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Anwar, T. and Khosla, Sanjeev and Ramakrishna, Gayatri (2016) Increased expression of SIRT2 is a novel marker of cellular senescence and is dependent on wild type p53 status. Cell Cycle, 15 (14). pp. 1883-1897. ISSN 1538-4101

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Sirtuins (SIRT) belonging to the NAD+ dependent histone deacetylase III class of enzymes have emerged as master regulators of metabolism and longevity. However, their role in prevention of ageing and senescence still remains controversial. In the present study we now report upregulation of SIRT2 as a specific feature associated with stress induced premature senescence but not with either quiescence or cell death. Additionally, increase in SIRT2 expression was noted in different types of senescent conditions such as replicative and oncogene induced senescence using multiple cell lines. Induction of SIRT2 expression during senescence was dependent on p53 status as depletion of p53 by shRNA prevented its accumulation. Chromatin immunoprecipitation revealed the presence of p53 binding sites on the SIRT2 promoter suggesting its regulation by p53, which was also corroborated by the SEAP reporter assay. Overexpression or knockdown of SIRT2 had no effect on stress induced premature senescence, thereby indicating that SIRT2 increase is not a cause of senescence; rather it is an effect linked to senescence-associated changes. Overall, our results suggest SIRT2 as a promising marker of cellular senescence at least in cells with wild type p53 status.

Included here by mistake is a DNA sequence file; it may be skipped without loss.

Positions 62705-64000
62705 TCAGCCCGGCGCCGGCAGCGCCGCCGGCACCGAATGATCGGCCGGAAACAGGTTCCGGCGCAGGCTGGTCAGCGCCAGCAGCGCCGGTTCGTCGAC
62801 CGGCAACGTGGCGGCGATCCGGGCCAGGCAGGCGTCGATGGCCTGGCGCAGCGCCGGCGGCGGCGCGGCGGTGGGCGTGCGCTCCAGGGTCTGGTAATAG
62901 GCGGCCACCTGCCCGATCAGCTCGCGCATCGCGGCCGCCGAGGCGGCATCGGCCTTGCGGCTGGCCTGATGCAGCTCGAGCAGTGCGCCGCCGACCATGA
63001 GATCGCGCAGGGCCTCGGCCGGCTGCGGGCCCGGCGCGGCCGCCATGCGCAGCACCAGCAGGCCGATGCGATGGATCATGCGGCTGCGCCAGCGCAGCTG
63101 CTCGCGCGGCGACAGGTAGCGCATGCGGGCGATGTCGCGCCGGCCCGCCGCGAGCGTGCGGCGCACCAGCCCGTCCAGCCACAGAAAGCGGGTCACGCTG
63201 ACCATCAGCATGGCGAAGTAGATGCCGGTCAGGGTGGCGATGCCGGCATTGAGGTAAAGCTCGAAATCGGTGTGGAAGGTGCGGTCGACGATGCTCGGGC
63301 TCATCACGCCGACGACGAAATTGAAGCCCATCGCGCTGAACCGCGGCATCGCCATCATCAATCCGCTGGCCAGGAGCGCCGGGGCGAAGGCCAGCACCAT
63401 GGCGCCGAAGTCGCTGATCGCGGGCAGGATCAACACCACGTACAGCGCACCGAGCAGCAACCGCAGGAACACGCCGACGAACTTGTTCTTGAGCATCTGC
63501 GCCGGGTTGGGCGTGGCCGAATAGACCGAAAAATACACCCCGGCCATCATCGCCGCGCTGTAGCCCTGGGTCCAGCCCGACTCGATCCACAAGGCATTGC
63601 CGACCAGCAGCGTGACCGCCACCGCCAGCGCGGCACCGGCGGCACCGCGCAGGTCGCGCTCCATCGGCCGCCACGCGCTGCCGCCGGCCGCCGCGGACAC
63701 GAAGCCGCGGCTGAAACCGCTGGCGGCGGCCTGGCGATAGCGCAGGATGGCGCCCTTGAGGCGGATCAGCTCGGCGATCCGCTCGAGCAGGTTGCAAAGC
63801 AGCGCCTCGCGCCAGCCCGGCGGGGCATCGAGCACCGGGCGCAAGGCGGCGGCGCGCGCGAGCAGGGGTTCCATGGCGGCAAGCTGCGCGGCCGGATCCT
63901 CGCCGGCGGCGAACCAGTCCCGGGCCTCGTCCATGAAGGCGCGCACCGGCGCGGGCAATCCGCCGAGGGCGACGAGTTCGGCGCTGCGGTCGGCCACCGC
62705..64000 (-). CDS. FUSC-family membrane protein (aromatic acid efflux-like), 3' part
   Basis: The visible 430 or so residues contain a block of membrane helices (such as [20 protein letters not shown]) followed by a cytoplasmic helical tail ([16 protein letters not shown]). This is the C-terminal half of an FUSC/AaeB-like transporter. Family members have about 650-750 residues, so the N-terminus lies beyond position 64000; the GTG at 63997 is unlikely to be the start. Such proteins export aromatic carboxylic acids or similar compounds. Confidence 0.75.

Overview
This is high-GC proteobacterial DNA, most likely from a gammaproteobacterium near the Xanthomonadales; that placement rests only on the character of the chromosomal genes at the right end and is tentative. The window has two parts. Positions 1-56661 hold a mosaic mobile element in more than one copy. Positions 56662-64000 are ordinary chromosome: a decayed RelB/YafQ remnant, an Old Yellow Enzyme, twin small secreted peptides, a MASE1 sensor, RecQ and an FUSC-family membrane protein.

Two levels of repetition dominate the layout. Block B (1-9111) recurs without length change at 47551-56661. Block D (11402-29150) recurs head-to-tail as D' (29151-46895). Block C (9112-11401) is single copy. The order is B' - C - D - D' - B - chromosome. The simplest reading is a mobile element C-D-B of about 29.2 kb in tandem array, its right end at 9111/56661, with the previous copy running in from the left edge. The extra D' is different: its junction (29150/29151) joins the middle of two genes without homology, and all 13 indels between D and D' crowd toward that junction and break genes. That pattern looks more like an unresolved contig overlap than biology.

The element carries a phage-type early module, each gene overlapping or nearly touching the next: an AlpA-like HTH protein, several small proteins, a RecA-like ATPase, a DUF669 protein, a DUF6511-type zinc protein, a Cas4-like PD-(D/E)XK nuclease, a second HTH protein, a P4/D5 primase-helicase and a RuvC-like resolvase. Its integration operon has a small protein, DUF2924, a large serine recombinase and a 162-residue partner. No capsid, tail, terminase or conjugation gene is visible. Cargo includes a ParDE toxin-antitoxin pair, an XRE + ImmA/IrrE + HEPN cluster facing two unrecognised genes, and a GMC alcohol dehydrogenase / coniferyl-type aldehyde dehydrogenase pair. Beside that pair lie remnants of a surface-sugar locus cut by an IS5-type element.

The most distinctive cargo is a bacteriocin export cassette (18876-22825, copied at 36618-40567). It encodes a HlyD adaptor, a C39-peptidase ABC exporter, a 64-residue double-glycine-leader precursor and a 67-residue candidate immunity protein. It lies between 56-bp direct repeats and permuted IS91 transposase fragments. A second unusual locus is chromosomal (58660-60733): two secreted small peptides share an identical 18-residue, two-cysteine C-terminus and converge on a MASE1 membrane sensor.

Item Type: Article
Depositing User: Dr P Divakar
Date Deposited: 30 May 2016 05:10
Last Modified: 13 Oct 2017 07:16
URI: http://cdfd.sciencecentral.in/id/eprint/722

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